The Lawyer Asia Pacific 150 is the only research report to provide a ranking of the top 100 independent local firms and top 50 global firms in the region. The report offers critical review of some of the fastest growing firms and their strategies, a country-by-country guide to leading legal advisers and legal services market trends, plus exclusive insight into the current business development opportunities in the Asia Pacific. Read more
This year, The Lawyer’s annual ranking of the largest UK law firms by turnover is available as an interactive, digital benchmarking tool. For the first time this will allow you to manipulate each data set against the metrics of your choice.
White collar crime specialist Oury Clark has become the first UK firm to launch a class action on behalf of Enron shareholders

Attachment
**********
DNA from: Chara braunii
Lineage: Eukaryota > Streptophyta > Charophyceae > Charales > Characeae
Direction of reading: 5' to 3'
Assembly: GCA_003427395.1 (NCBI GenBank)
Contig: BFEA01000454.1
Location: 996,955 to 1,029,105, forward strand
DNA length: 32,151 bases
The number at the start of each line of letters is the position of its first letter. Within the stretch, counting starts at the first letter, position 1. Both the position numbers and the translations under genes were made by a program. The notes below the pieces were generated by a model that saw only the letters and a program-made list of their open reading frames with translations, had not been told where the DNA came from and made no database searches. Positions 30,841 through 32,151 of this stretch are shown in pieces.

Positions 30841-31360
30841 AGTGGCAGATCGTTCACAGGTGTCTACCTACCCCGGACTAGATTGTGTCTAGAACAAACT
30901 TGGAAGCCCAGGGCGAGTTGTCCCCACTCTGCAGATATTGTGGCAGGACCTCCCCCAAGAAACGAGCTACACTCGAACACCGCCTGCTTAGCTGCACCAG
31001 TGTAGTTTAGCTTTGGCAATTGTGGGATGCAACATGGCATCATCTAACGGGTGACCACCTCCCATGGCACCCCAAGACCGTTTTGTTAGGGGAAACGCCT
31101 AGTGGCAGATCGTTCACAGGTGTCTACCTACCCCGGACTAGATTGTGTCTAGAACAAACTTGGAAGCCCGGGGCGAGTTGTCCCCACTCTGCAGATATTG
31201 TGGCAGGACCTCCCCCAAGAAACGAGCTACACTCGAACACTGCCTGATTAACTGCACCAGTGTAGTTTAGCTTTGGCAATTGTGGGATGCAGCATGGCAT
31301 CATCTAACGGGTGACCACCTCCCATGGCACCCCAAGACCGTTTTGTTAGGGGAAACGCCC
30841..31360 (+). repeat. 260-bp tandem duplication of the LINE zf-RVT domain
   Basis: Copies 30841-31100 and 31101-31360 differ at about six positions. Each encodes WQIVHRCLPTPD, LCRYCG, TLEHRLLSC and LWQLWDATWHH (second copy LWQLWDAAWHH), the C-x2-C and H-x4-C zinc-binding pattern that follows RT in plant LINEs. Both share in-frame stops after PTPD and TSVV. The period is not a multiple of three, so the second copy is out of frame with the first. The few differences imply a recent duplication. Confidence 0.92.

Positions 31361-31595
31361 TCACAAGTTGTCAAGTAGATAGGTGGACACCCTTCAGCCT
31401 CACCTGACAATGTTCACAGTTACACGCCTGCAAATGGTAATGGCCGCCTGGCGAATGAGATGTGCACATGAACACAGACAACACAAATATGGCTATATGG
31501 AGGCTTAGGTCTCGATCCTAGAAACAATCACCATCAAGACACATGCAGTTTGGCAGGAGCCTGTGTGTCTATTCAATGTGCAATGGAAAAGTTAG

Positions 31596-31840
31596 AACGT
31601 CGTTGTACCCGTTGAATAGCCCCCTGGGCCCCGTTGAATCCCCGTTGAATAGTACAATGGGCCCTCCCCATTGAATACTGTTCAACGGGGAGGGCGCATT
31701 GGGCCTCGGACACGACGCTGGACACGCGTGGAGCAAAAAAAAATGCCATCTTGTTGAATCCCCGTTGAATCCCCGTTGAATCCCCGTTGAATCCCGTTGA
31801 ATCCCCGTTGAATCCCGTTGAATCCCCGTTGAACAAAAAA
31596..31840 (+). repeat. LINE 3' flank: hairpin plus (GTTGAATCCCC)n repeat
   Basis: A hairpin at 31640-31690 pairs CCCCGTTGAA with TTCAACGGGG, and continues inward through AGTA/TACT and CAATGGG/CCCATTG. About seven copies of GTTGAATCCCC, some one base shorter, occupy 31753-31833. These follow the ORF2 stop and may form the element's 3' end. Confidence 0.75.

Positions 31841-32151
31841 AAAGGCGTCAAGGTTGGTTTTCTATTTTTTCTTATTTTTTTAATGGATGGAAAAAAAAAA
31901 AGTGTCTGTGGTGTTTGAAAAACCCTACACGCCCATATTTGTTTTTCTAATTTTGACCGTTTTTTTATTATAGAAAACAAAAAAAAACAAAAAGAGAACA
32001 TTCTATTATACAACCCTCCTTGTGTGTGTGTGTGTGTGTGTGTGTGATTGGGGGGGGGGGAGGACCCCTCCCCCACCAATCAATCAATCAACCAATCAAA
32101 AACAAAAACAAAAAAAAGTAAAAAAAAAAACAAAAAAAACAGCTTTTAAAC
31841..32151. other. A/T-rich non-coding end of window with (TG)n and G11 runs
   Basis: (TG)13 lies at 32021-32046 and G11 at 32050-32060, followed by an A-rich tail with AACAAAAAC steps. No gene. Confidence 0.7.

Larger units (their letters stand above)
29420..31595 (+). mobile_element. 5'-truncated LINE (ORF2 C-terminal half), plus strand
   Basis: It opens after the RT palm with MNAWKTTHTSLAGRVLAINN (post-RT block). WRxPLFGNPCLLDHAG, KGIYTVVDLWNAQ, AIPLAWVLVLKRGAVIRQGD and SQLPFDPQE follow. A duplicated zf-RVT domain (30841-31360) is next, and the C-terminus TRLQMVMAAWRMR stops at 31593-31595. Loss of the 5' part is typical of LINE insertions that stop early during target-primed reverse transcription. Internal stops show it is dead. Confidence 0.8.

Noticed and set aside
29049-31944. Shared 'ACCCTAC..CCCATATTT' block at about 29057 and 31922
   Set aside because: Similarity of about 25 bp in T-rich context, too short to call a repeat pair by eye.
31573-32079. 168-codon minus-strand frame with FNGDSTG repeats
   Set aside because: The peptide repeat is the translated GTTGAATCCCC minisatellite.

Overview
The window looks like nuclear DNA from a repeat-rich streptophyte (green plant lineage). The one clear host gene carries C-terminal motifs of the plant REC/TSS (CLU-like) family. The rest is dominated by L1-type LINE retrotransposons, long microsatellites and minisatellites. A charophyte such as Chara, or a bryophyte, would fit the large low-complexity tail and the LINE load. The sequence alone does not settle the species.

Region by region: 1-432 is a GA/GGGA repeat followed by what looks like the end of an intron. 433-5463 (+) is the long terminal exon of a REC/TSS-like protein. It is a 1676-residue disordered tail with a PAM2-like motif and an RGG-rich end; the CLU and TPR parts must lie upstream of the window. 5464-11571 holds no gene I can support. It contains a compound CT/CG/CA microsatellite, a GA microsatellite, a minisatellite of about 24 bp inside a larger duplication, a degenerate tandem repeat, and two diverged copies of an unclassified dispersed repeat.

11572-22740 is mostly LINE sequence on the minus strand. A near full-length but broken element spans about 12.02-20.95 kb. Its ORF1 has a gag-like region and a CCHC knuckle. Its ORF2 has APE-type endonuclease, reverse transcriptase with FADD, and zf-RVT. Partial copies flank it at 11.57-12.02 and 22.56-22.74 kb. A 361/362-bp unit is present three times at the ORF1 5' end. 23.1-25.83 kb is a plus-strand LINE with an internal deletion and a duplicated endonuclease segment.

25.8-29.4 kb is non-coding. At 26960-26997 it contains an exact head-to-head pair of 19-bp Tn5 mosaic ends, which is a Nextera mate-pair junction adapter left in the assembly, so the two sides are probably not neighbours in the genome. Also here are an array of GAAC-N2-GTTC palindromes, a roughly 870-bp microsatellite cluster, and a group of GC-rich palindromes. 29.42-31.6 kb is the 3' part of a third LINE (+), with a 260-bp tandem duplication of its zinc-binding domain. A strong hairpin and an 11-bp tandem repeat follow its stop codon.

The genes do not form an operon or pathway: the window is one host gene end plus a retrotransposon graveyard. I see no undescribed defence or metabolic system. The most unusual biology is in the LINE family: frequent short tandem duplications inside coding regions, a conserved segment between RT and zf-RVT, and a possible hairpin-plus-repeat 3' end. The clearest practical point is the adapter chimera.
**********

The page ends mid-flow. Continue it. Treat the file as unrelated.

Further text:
The firm, well known for its pro bono commitment, is advising the shareholders on both sides of the Atlantic at a greatly reduced rate. US class action firm Milberg Weiss Bershad Hynes & Lerach is handling dozens of Enron lawsuits brought as one action, but so far there have been no shareholder actions launched in the UK. UK financial litigation firm Class Law has reviewed the cases of 30 Enron shareholders, but decided not to proceed with a class action. Oury Clark received its first Enron instructions through a lawyers' referral network in the US, and is now preparing its case. The firm, which commits 30 per cent of its turnover to pro bono work, has agreed to charge Enron shareholders £80 an hour for the work. "We've specifically looked to help shareholders who couldn't otherwise afford to do this in the US or the UK. We can't do it pro bono, but we're going for a greatly reduced rate," said Oury Clark founding partner James Oury. Oury is now preparing the shareholders' case, although he is unsure whether he will hit out at the executive directors of Enron, its professional advisers Andersen and law firm Kirkland & Ellis, or indeed all the parties involved. "At the moment the smoking gun seems to be pointing at the professional advisers, but the executives are certainly still involved," he said.